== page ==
I’m a big fan of making sure students never ask a rhetorical question in their copy. There are a few times when it works. Too often, though, it leads to things like this non sequitur, “Are you a Red Bull Drinker? Do you want to be?” Red Bull Settlement: How to claim your piece of $13 million
There’s a great line in this story, a story which is always difficult to tell. This is the sentencing hearing for a young man found guilty of a triple murder. Jury hears emotional testimony from Leonard’s father during sentencing hearing:
Wright, who wore clothes he borrowed from Leonard, pleaded with the court to spare his son, who is facing the death penalty for fatally shooting three people and wounding three others during a party at the former University Heights apartment complex on June 9, 2012.
Dad is in and out of prison. He tells the judge and jury that he has never really been in his son’s life. Dad is actually been hauled to this hearing from his prison sentence, and he’s had to borrow his son’s clothes. The reporter, Drew Taylor, told me he’d noticed that the tie was familiar. He’d seen the defendant, and now his father, wear it during the trial. That’s the sort of reporting you can’t get over the phone or in a rewrite. Message: Go to the place you’re writing about.
The trend of changing story shapes continues, Marketwatch editor: Most stories will now be less than 400 words:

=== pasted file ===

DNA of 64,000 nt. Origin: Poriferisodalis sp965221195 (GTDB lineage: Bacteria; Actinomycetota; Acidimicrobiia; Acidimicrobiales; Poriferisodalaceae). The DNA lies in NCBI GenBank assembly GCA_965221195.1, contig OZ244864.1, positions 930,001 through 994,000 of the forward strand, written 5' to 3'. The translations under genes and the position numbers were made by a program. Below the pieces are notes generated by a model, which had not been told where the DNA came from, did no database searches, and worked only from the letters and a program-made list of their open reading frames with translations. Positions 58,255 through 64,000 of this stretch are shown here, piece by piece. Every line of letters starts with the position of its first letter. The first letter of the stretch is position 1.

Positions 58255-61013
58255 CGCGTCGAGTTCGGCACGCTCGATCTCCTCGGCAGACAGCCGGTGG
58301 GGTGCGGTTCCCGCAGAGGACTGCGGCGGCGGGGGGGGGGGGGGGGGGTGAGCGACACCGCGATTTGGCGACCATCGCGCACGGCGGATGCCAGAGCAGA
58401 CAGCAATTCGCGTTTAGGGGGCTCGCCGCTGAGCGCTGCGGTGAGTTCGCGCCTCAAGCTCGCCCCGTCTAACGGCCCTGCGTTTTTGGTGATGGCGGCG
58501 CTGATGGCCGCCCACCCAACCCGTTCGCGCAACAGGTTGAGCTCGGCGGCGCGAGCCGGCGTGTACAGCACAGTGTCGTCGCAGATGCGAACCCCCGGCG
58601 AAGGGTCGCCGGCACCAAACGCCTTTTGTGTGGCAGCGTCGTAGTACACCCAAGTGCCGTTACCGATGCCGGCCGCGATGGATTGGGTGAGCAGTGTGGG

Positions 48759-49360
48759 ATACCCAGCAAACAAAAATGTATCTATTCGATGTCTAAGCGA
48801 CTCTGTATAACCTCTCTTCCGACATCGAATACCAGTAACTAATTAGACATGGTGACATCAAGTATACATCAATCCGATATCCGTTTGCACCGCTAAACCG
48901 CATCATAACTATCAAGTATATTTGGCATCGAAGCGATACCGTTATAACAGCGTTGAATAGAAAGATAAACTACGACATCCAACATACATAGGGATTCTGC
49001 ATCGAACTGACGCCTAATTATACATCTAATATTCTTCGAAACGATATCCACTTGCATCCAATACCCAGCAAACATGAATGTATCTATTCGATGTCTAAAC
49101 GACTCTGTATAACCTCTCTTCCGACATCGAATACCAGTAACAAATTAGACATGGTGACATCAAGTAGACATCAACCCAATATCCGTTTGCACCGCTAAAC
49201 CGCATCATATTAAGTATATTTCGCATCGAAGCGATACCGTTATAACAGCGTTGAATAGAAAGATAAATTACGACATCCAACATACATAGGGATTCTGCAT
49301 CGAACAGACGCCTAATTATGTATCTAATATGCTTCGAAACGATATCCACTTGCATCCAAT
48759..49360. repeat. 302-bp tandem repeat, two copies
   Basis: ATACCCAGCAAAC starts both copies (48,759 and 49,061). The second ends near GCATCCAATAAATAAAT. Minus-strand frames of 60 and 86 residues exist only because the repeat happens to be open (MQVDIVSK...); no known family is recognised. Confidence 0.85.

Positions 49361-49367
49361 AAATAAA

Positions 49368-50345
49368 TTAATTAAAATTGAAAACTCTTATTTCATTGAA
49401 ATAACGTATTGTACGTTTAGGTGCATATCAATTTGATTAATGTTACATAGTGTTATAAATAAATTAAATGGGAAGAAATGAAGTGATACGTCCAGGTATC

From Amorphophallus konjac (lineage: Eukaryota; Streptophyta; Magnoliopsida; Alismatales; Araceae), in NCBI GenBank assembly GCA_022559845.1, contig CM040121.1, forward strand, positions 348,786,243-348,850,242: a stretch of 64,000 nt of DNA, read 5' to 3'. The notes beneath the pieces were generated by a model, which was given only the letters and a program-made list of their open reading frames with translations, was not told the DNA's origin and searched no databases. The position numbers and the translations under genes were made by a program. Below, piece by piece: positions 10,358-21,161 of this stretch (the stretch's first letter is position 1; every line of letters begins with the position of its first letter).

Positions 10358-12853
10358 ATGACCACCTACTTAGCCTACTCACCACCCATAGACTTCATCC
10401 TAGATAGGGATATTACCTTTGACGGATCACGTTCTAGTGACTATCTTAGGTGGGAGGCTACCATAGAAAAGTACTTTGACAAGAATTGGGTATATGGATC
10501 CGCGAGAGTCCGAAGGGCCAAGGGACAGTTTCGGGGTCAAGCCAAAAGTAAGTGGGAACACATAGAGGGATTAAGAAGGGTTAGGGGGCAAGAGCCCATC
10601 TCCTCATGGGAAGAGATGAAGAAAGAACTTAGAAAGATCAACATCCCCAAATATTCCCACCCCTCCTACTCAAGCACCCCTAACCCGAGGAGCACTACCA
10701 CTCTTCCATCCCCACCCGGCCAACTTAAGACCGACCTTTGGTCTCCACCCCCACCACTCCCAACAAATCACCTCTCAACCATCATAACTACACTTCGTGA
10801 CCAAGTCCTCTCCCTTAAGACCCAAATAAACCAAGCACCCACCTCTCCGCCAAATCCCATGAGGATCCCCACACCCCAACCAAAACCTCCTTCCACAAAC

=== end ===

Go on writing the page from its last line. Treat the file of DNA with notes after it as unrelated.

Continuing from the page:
We need to reshape how markets and financial stories are told to better reflect how they are consumed. What do I mean by that? Like most news sites, MarketWatch still leans too heavily on the 750-word story — a legacy of print newspapers that has outlived its usefulness. We want to go shorter – and longer.
The majority of our stories will soon be under 400 words — breaking everything down into short bursts of news and insight that cut straight to what is most important to readers, without all the empty calories and filler journalists love to stuff in the sausage . We will also do longer, deep dives on important stories that warrant such treatment. This is the way the digital news is going: tall and venti, no more grande.
It is an organic process. Sometimes we have to remind ourselves of that.